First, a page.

We had no street lighting, no postie, and no garbage collection for a week or four. It was all just paddocks.




    OC
     
  13. House

    House Well-Known Member Silver Stacker

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    They're even priced out of the Canberra market :mad:

    There's no hope for these poor FHO sods :lol:
     
  14. AlRoss0908

    AlRoss0908 New Member

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    As far as I know if you repay your mortgage sooner, you may pay a huge fee for that
     
  15. GoldenEye

    GoldenEye Well-Known Member Silver Stacker

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    I think this would depend on your bank's policy and your agreement.
     
  16. BiGs

    BiGs Active Member

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    The smart thing to do with reducing interest rates is maximise your leverage into the aus property market. When you pay off 50%, go buy an investment property and increase that leverage back up to 3-4x. 8% medium annual house price increase in Australia since ww2. Compounded, that's capital doubling every decade. You then incorporate 3-4x keeping your LVR averaging at like 30% you are a multi millionaire in 10-20 years. Get on it. Soooo many millionaires in Australia now that just followed this. This even worked in the 70's with interest rates over 20%. Sure pay off your debt as fast as you can, but re-leverage yourself back in when you have the deposit value again. Anyone who says they just want to pay off their mortgage as fast as possible will be middle class until they die.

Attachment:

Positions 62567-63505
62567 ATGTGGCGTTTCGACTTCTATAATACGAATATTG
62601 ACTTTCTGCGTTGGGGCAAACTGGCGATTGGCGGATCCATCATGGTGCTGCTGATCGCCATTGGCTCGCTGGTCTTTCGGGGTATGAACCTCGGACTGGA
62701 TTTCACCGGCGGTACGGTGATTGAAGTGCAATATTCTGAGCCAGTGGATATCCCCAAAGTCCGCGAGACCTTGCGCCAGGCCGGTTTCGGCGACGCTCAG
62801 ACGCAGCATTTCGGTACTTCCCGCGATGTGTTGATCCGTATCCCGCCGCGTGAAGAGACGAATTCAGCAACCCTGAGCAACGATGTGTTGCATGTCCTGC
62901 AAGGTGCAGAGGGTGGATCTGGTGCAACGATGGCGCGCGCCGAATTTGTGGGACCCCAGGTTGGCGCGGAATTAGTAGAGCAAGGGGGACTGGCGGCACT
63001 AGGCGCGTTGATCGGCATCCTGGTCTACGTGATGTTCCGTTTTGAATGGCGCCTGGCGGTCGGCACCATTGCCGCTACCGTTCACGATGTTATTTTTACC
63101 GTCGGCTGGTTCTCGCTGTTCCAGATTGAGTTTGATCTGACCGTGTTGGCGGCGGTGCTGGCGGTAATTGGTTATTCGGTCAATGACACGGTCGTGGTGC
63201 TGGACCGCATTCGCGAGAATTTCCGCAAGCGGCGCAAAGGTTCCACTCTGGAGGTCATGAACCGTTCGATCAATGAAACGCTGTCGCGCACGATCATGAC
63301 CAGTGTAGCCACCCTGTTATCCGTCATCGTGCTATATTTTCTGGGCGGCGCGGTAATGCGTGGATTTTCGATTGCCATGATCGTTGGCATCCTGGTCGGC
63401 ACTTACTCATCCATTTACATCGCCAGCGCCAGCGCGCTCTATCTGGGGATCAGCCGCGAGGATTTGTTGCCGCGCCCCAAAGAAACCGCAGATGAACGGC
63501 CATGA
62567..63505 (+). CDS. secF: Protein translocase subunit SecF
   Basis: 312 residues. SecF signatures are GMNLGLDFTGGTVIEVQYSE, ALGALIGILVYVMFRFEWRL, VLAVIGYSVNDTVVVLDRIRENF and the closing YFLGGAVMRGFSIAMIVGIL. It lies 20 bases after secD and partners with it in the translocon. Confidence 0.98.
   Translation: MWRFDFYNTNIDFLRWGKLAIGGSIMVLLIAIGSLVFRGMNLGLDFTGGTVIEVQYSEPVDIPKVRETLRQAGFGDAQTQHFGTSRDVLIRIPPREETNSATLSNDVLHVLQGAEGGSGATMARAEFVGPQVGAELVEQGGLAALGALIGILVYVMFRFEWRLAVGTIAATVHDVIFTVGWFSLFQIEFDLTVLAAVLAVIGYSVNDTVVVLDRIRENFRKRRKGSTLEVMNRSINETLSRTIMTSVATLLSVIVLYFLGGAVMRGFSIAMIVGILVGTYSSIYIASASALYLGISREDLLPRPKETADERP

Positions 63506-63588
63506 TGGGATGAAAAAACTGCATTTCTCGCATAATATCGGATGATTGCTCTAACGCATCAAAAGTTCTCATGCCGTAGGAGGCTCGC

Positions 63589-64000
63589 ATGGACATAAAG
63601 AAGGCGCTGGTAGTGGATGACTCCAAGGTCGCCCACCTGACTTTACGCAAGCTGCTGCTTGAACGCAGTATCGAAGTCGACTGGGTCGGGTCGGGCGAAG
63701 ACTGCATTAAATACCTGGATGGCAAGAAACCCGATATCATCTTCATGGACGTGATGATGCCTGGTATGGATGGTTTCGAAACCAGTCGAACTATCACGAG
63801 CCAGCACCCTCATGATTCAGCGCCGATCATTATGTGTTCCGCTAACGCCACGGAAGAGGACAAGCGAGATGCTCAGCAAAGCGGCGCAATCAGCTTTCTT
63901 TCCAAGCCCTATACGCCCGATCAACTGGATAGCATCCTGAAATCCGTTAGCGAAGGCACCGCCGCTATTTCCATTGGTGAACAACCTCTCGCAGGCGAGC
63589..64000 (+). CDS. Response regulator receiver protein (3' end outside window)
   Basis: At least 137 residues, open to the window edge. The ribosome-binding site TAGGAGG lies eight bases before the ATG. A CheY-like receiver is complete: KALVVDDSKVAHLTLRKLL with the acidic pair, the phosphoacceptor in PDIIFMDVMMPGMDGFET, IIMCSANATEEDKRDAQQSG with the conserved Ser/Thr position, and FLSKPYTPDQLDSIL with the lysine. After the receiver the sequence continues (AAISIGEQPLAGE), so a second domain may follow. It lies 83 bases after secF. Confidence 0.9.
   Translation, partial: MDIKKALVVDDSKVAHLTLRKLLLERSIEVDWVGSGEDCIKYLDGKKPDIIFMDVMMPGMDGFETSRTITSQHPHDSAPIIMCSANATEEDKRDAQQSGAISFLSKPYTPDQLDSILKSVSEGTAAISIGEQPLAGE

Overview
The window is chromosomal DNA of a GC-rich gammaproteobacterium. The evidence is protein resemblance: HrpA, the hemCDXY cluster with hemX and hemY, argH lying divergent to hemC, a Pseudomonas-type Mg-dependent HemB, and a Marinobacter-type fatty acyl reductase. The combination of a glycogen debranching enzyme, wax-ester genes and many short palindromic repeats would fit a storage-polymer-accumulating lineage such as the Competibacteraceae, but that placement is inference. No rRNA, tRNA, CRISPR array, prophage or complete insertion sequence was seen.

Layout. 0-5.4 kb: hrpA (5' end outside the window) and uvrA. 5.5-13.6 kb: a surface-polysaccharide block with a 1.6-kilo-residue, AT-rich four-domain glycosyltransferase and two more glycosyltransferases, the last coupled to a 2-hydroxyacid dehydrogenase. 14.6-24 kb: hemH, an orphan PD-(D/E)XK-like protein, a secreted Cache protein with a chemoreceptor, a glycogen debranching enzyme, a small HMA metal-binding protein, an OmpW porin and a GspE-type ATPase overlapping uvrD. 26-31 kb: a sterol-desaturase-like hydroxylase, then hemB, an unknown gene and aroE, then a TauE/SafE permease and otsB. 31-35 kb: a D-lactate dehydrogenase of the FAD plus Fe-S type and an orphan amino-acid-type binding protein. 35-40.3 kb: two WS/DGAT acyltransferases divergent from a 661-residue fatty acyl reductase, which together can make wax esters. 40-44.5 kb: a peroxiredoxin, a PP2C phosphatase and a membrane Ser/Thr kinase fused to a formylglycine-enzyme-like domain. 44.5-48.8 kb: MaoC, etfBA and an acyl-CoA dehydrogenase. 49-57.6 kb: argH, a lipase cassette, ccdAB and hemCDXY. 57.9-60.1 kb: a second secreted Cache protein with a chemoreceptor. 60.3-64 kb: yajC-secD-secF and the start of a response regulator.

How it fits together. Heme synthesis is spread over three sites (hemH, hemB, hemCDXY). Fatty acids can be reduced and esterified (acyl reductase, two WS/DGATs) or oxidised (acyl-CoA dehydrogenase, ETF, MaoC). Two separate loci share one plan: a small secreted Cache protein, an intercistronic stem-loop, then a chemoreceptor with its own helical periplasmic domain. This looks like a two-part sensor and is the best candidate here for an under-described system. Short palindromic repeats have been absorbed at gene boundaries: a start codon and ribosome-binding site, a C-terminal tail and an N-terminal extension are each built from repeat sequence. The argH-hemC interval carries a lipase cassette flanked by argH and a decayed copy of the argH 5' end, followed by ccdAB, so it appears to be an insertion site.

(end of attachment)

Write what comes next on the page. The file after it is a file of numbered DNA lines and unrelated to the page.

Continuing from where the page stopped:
The trick is leaving it open with $1 debt so you can redraw on the entire loan any time you want. But yeah these options/restrictions are dependent on the product/bank you're with. Sacrifice rights and options like these and get a lower interest rate, if you want it all, you pay for it in the rate.
     
    Last edited: Jan 27, 2021
    Timmy88 and mmm....shiney! like this.
  17. Oddjob

    Oddjob Well-Known Member Silver Stacker

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    Depends....if you are on a floating / variable rate then it is very unlikely your mortgage agreement would a break fee incorporated into the T&C's. If if did, your bank shafted you.

    If you had as fixed rate mortgage set back in the days of "kinda normal" interest rate levels say 5% fixed 3 years and you wanted to pay out your loan now when fixed rate mortgages are circa 2% for 2-4 years, then I suspect your bank / credit union would charge you a break fee as they will lose on interest income at 5% for the remaining fixed rate term. Standard T&C's in a fixed rate mortgage.